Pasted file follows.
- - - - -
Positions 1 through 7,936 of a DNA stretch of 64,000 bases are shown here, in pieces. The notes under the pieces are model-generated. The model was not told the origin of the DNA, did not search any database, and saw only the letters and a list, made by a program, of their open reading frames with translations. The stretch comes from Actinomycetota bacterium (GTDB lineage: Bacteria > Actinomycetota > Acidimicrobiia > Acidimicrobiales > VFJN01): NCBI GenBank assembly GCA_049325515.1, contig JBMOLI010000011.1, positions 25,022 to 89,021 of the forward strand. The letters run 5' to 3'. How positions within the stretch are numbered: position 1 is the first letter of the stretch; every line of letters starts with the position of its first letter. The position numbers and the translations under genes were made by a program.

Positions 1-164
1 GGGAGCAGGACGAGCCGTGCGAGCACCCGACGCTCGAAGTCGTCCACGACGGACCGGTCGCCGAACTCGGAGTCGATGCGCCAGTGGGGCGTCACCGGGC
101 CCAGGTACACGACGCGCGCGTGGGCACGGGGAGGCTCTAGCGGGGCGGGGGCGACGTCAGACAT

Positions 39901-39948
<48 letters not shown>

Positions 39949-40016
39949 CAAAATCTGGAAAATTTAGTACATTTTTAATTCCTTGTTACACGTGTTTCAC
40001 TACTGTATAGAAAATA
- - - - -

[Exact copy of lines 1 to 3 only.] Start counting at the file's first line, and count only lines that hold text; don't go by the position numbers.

Positions 1 through 7,936 of a DNA stretch of 64,000 bases are shown here, in pieces. The notes under the pieces are model-generated. The model was not told the origin of the DNA, did not search any database, and saw only the letters and a list, made by a program, of their open reading frames with translations. The stretch comes from Actinomycetota bacterium (GTDB lineage: Bacteria > Actinomycetota > Acidimicrobiia > Acidimicrobiales > VFJN01): NCBI GenBank assembly GCA_049325515.1, contig JBMOLI010000011.1, positions 25,022 to 89,021 of the forward strand. The letters run 5' to 3'. How positions within the stretch are numbered: position 1 is the first letter of the stretch; every line of letters starts with the position of its first letter. The position numbers and the translations under genes were made by a program.

Positions 1-164
1 GGGAGCAGGACGAGCCGTGCGAGCACCCGACGCTCGAAGTCGTCCACGACGGACCGGTCGCCGAACTCGGAGTCGATGCGCCAGTGGGGCGTCACCGGGC